The group filed an intervention petition in 2005 supporting the consideration of living wills, which express the desire of an individual regarding their end-of-life medical care, if they are unable to communicate it themselves. Such wills are currently not accepted in India, as the right to life does not include the right to death, or to refuse treatment. Kumar argued that the religious practice of Santhara does not align with suicide, as the latter must be an active measure to end one’s life. The notion of harm to oneself cannot be extended well into the future, according to Kumar.

“Are you going to start prosecuting people who have a smoking habit of committing suicide?” he said. “I believe it should be placed at the level of a civil liberty, not just a religious right, to say your right to determine what happens to your body is your own.”

Recently, the government has mulled decriminalizing suicide, and to consider it a mental health problem rather than a crime. The Indian Law Commission recommended such a step and the government promised to take up the process last December, but no action has been taken yet.

However, there is opposition to the decriminalization of suicide, and the reasons are relevant in the case of Santhara as well. According to Madhav Mitra, the attorney who filed the Rajasthan High Court petition on behalf of Nikhil Soni, India cannot approach the right to death the same way other countries do.

“Literacy levels are very poor in India. We cannot ascertain that the person who is giving consent understands the pros and cons,” said Mitra, speaking against including the right to death in the right to life. He felt that such a law could be misused to acquire property or to remove the financial burden of an aged parent, and that doctors could be bribed to comply.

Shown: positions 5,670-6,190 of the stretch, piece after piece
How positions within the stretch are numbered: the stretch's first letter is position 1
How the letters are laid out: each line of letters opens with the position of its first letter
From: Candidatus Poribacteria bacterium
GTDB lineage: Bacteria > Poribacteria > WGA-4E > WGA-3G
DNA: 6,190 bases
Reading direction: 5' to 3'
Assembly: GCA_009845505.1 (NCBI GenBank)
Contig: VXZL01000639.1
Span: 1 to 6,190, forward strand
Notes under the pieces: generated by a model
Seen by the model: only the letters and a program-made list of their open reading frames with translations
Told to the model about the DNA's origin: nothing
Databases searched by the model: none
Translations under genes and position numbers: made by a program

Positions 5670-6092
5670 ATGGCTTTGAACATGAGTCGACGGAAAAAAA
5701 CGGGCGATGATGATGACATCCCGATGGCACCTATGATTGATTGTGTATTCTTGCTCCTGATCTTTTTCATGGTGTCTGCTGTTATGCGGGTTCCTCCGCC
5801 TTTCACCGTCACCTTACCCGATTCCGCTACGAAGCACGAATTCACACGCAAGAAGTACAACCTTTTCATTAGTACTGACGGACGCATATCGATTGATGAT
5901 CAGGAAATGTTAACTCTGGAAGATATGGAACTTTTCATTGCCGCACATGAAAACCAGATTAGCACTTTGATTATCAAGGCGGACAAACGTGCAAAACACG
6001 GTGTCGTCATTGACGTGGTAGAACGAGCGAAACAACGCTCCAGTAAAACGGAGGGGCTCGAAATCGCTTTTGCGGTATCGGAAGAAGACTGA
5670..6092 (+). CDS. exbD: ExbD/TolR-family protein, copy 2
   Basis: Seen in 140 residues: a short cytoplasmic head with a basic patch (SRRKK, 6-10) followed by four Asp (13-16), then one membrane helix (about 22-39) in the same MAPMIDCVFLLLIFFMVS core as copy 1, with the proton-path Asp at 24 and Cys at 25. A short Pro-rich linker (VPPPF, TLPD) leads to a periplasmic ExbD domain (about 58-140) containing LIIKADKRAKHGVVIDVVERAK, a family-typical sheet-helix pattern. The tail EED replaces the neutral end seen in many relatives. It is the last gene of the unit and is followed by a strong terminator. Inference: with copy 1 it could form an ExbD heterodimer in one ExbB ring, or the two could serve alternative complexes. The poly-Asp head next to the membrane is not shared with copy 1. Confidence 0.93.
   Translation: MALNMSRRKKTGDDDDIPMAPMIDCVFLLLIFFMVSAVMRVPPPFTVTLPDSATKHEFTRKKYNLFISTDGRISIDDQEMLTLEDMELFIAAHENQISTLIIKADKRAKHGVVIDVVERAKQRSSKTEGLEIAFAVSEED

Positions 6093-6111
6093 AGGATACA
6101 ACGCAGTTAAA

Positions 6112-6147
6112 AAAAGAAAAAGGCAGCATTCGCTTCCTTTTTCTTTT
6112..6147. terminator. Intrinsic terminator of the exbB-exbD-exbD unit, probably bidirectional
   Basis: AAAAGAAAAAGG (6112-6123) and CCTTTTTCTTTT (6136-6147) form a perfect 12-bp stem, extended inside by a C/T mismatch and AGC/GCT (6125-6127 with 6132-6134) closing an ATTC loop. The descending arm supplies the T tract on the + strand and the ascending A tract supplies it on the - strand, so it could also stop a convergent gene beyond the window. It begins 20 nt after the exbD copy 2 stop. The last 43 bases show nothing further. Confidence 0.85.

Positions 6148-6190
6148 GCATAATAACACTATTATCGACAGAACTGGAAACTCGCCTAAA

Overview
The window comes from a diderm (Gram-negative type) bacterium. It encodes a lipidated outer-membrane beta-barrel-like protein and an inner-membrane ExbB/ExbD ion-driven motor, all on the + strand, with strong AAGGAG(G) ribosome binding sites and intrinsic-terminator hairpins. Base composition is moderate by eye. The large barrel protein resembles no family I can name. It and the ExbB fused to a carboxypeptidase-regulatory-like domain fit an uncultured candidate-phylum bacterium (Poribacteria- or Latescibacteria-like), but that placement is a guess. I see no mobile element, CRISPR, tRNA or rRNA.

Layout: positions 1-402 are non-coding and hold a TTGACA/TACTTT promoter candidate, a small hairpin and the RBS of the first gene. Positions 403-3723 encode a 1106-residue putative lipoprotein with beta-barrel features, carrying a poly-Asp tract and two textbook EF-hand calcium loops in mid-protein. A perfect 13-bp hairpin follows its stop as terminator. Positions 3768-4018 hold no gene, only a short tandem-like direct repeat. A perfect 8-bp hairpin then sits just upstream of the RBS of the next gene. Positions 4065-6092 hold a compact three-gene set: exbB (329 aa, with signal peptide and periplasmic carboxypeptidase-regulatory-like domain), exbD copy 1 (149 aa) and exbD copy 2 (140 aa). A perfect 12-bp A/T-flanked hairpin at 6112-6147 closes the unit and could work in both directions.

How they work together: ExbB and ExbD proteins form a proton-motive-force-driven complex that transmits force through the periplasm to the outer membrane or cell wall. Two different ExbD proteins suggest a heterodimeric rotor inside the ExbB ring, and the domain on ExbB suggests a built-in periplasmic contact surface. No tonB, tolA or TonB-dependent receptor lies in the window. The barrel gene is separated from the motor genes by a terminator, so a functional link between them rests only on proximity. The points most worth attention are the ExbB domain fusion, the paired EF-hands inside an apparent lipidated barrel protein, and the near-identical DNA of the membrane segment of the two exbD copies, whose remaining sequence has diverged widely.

In his petition, Soni had given examples from his childhood, of watching aged and helpless Jains die painful deaths as their families forced them to take up Santhara. “Even if it is not a coercive decision, after one or two days of fasting, the relatives do not allow them to revert [from Santhara],” said Mitra.

"If you are a mighty community [you can] demonstrate all over India just in order to prejudice the court."

The Jain community went to the Supreme Court to protest the High Court decision, and on Tuesday, the ban was stayed until further notice. Further legal arguments will decide if the practice will be declared illegal or not, but for now, the ban cannot be enforced. Mitra expressed disappointment in the Supreme Court action, which he felt did not fully consider the social evil of Santhara.

“The [High Court judgement] has been stayed without even hearing us. The SC has stayed the judgement in 60 seconds,” said Mitra. He pointed out that the Hindu practice of sati, where a widow burned herself at her husband’s pyre, was also outlawed by the Rajasthan High Court, but the decision was not appealed at the Supreme Court despite protests.

He contrasted this with the effect of the vociferous opposition mounted by Jains. “If you are Jain, if you are a mighty community [you can] demonstrate all over India just in order to prejudice the court.”